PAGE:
Washington, DC (NAPSI) - The Guard is a component of the Army that is composed of men and women who serve their country, state and community on a part-time basis. These Citizen-Soldiers sons, daughters, students, neighbors tend to hold civilian jobs or attend college when not serving and training.

Serving Many Roles

The Army National Guard has been used in a variety of fashions since its origin as a Colonial militia force.

Over time, it has evolved from being a “strategic reserve” that was never meant to see combat except in the most dire of circumstances, to a unit in regular use overseas and at home.

In fact, in most situations where there is an emergency here on U.S. soil, the Army National Guard is the military’s first responder.

A Local Resource

Each state, most territories and the District of Columbia have National Guard units, as provided for by the Constitution of the United States. Each unit is a resource that is under the direction of a state’s governor and, as such, serves the needs of its state. This gives governors broad authority in using their Guard units, from helping to protect lives and property during a natural disaster to maintaining peace during civil emergencies.

Often, the presence of Army National Guard units will benefit local communities in indirect ways. For example, nearly all Army National Guard military construction projects are built by local citizens and small businesses. This means adding new jobs to a local economy.

A National Mission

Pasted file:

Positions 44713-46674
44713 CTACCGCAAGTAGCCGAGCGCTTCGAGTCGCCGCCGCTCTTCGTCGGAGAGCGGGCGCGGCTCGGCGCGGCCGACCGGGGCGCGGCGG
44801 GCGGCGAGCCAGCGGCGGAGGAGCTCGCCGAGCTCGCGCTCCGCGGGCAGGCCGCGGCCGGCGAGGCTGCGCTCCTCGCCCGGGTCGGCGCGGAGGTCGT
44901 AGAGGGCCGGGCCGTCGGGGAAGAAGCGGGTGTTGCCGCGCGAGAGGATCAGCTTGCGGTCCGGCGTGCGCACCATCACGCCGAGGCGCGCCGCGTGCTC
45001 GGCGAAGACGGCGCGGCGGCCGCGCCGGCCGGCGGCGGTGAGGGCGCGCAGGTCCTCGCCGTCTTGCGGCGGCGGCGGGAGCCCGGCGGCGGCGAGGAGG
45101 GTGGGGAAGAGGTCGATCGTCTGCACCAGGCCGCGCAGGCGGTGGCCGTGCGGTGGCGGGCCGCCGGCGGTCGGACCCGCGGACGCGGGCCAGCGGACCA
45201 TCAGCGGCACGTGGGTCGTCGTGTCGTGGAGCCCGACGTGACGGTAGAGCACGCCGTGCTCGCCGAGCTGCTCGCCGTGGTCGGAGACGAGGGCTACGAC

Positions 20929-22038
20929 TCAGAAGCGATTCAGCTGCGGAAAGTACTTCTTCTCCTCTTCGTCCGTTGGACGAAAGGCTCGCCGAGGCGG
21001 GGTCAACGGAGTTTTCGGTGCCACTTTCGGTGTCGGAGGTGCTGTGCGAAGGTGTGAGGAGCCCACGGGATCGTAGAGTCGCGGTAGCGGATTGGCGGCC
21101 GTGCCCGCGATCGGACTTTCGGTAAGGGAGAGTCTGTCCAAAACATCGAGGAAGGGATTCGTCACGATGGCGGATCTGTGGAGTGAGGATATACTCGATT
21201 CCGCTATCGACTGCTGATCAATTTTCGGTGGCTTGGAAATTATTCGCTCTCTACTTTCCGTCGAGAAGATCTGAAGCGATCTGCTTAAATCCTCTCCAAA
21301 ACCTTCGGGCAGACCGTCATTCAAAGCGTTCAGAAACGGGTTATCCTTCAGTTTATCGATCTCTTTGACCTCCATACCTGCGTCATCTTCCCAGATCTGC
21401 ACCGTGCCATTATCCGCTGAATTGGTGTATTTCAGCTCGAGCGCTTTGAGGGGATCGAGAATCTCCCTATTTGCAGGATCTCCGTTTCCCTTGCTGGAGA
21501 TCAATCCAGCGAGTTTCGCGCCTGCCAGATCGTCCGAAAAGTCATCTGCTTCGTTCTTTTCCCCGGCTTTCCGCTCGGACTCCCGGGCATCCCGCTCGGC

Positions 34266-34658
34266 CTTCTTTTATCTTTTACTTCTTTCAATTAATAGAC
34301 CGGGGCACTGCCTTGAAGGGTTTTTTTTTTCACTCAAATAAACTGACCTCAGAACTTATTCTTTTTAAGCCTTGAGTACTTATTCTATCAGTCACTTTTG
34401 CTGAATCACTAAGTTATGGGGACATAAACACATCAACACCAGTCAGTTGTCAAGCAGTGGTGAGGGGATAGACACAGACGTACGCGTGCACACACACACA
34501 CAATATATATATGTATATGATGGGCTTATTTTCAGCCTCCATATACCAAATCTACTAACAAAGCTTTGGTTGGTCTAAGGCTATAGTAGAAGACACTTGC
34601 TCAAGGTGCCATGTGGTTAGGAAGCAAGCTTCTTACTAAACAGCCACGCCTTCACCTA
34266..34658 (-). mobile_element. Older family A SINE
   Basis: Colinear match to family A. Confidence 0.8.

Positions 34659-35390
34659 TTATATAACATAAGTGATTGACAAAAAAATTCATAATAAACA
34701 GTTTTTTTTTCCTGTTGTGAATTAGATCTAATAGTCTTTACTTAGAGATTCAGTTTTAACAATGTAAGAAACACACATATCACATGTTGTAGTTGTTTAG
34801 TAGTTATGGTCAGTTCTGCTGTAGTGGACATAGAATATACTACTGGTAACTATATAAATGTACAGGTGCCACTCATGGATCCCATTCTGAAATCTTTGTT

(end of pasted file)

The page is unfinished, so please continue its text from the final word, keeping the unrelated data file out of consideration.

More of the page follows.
When Guard Soldiers, under the order of the president, are placed under the control of the nation’s military, they serve equally alongside their active-duty counterparts.

Whether it’s to fight in times of war, participate in military exercises with allied forces, man missile defense batteries in Alaska, support Customs and Border Protection, or conduct security patrols at the Super Bowl, Guard Soldiers perform the same jobs, in the same way, as active-duty soldiers.

Currently, the Army National Guard has just under 360,000 Citizen-Soldiers who are ready to protect and serve their local community, state and country at a moment’s notice.

Rewards For Serving

A Guard Soldier is paid for his or her service and that pay level is determined by the rank, job and education level he or she has attained. The higher one goes, the more he or she can expect to make. And the more time they serve, the more they earn.

The Guard offers a wide range of valuable education benefits, which provides an allowance for books and supplies. They are also eligible for Federal Tuition Assistance and state-specific benefits. In addition, Guard members are eligible for health insurance, and life insurance and Veterans Affairs (VA) home loans with minimum or no down payment.

To learn more about National Guard programs, opportunities and benefits, visit the site at

Brought to you as a community service by this publication and the National Guard.